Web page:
National Trust for Historic Preservation Supports New Legislation That Would Designate Colorado's Chimney Rock as a National Monument
Posted March 8, 2011 | Contact firstname.lastname@example.org or 202-588-6141
Washington, D.C. (March 8, 2011)—Legislation introduced today in the U.S. Senate would elevate Colorado’s Chimney Rock—considered the most important cultural site managed by the U.S. Forest Service—to the status of national monument. The legislation to designate Chimney Rock a national monument, re-introduced by Senator Michael Bennet, is strongly supported by the National Trust for Historic Preservation, a broad coalition of preservation and environmental organizations and the Archuleta County Commission.
“Chimney Rock is an awe-inspiring, hidden treasure that has long been in need of the recognition, resources and protection that national monument designation will bring, and we thank Senator Michael Bennet and Senator Mark Udall for their leadership on this nomination,” said Stephanie Meeks, president of the National Trust for Historic Preservation. “Designating this culturally and historically significant place is a win-win. In addition to preserving a vital piece of our nation’s history, national monument designation will also bring economic benefits to Archuleta County through a focused increase in cultural and heritage tourism.”
The legislation was first introduced in the Senate of the 111th Congress by Senators Bennet and Udall. The bill passed out of Committee with unanimous consent in the Senate in 2010, but the Senate failed to pass a significant backlog of historic, cultural and natural resources bills before the end of the congressional session.
Specifically, the legislation will designate the Forest Service’s 4,726 acre Chimney Rock Archaeological Area as a national monument to preserve, protect, and restore the nationally significant archeological, cultural, scientific, watershed and scenic resources. Chimney Rock will remain a unit of the San Juan National Forest, and Native American tribes will retain access to the sites for traditional and cultural uses.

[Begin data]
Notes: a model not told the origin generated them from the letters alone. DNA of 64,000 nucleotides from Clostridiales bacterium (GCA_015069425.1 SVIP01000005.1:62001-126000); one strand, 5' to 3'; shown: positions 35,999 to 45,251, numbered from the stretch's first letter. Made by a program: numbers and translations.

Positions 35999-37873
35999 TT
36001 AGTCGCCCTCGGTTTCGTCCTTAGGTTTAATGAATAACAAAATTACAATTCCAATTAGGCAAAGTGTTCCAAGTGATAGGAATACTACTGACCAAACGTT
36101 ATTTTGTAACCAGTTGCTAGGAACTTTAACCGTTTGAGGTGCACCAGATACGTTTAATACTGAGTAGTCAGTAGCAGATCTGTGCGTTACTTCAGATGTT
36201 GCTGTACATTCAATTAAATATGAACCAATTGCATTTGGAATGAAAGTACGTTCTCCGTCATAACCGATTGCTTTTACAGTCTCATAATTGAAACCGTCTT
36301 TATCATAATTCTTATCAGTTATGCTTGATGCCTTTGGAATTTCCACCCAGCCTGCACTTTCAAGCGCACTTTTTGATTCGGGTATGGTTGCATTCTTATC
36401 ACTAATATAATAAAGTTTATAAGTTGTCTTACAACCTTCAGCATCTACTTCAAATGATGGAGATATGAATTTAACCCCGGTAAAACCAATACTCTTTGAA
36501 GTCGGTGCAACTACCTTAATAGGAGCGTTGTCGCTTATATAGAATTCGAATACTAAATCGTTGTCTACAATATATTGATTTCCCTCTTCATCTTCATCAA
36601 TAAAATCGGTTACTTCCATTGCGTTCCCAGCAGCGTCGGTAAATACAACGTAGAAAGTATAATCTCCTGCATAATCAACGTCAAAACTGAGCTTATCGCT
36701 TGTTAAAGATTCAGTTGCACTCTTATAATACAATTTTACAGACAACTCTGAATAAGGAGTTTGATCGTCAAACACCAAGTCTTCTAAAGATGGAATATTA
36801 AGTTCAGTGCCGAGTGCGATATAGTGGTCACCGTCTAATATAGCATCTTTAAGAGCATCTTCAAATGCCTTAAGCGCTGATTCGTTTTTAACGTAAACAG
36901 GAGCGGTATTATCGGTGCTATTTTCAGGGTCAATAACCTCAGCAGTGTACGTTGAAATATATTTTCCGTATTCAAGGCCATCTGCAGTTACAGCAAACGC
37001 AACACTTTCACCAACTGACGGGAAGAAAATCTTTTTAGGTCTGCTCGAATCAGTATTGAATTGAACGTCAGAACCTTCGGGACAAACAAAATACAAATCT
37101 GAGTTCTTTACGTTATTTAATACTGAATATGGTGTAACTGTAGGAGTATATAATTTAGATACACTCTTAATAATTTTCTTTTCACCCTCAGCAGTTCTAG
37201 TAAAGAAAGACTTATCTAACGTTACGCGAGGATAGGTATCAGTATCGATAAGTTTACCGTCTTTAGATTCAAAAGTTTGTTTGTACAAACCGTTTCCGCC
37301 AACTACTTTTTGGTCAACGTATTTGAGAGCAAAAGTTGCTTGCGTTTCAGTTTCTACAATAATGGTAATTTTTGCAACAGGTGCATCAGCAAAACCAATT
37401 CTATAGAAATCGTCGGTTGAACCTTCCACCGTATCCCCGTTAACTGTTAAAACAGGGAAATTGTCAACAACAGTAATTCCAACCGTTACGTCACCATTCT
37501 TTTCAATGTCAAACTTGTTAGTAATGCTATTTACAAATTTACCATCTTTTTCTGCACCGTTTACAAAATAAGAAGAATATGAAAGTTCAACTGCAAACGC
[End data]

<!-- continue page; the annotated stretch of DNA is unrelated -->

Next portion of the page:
Chimney Rock attracts about 9,000 visitors per year. Designation of Chimney Rock would raise its public profile—attracting greater public attention and increasing heritage tourism to Archuleta County and the Four Corners area. Historically, national monument designations have also brought increased federal funding and resources, thereby providing for higher quality visitor facilities, more interpretation, better public education and improved site stabilization
BACKGROUND ON CHIMNEY ROCK
The National Trust for Historic Preservation believes that Chimney Rock is the most important cultural site managed by the U.S. Forest Service (USFS). Exhibiting many of the features that earned Chaco Canyon a World Heritage listing, Chimney Rock was recognized as a National Historic Landmark in 1970. Between A.D. 925 and 1125, the ancestors of modern Pueblo Indians occupied the surrounding lands, and the site remains of cultural significance to many descendant tribes. Hundreds of cultural elements surround Chimney Rock’s soaring twin rock spires, including the Great House Pueblo. Chimney Rock is the most northeasterly and highest (7,600 feet) Chacoan site known. Every 18.6 years the moon, as seen from the Great House Pueblo, rises between the rock spires during an event known as the Northern Lunar Standstill.
The National Trust for Historic Preservation, a privately funded nonprofit organization, works to save America’s historic places.